[Numpy-discussion] A change with minor compatibility questions

Dag Sverre Seljebotn d.s.seljebotn at astro.uio.no
Wed Oct 17 12:56:36 EDT 2012

On 10/17/2012 05:22 PM, Travis Oliphant wrote:
> Hey all,
> https://github.com/numpy/numpy/pull/482
> is  a pull request that changes the hash function for numpy void
> scalars.   These are the objects returned from fully indexing a
> structured array:  array[i] if array is a 1-d structured array.
> Currently their hash function just hashes the pointer to the underlying
> data.    This means that void scalars can be used as keys in a
> dictionary but the behavior is non-intuitive because another void scalar
> with the same data but pointing to a different region of memory will
> hash differently.
> The pull request makes it so that two void scalars with the same data
> will hash to the same value (using the same algorithm as a tuple hash).
>     This pull request also only allows read-only scalars to be hashed.
> There is a small chance this will break someone's code if they relied on
> this behavior.  I don't believe anyone is currently relying on this
> behavior -- but I've been proven wrong before.   What do people on this
> list think?

I support working on fixing this, but if I understand your fix correctly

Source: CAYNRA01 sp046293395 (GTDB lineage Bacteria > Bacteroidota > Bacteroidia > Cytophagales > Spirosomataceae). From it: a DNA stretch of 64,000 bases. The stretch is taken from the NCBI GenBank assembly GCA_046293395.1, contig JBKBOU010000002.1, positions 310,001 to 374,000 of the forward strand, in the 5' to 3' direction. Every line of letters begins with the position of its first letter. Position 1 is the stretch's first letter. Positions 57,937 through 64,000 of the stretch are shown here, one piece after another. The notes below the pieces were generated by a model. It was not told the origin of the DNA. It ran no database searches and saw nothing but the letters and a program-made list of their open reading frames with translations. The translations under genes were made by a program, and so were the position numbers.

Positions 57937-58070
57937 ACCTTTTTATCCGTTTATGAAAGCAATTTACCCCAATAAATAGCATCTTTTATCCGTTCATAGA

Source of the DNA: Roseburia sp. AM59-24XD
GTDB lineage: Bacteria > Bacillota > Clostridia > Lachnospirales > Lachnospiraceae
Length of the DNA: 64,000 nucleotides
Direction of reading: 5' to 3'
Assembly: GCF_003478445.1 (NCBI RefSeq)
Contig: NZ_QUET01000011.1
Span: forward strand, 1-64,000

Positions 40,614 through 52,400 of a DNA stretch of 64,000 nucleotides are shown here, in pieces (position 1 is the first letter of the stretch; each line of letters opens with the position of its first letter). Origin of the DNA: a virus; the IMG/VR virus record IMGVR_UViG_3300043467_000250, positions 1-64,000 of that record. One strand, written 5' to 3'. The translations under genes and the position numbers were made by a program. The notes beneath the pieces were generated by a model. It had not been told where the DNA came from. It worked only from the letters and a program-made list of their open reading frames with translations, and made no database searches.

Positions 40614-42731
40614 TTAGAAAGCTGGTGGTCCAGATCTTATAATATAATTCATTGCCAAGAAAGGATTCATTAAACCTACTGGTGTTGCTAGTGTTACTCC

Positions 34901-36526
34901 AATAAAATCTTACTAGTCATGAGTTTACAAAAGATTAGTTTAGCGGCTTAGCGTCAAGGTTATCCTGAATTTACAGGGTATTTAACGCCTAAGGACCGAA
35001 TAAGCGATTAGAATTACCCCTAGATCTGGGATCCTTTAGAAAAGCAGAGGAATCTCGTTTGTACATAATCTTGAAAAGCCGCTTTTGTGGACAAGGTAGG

this change just breaks things in a different way.

Specifically, in this example:

arr = np.ones(4, dtype=[('a', np.int64)])
x = arr[0]
d = { x : 'value' }
arr[0]['a'] = 4
print d[x]

Does the last line raise a KeyError? If I understand correctly it does.

(Of course, the current situation just breaks lookups in another situation.)

I propose to BOTH make "x" unhashable (thus being a good Python citizen 
and following Python rules) AND provide "x.askey()" or "x.immutable()" 
which returns something immutable you can use as a key.

The places where that breaks things is probably buggy code that must be 
fixed (either one way or the other) anyway. Perhaps a warning period is 
in order then (one would raise a warning in __hash__, telling people to 
use the "askey()" method).

(I would really prefer to always have "x" be immutable, but that 
probably breaks working code.)

Dag Sverre

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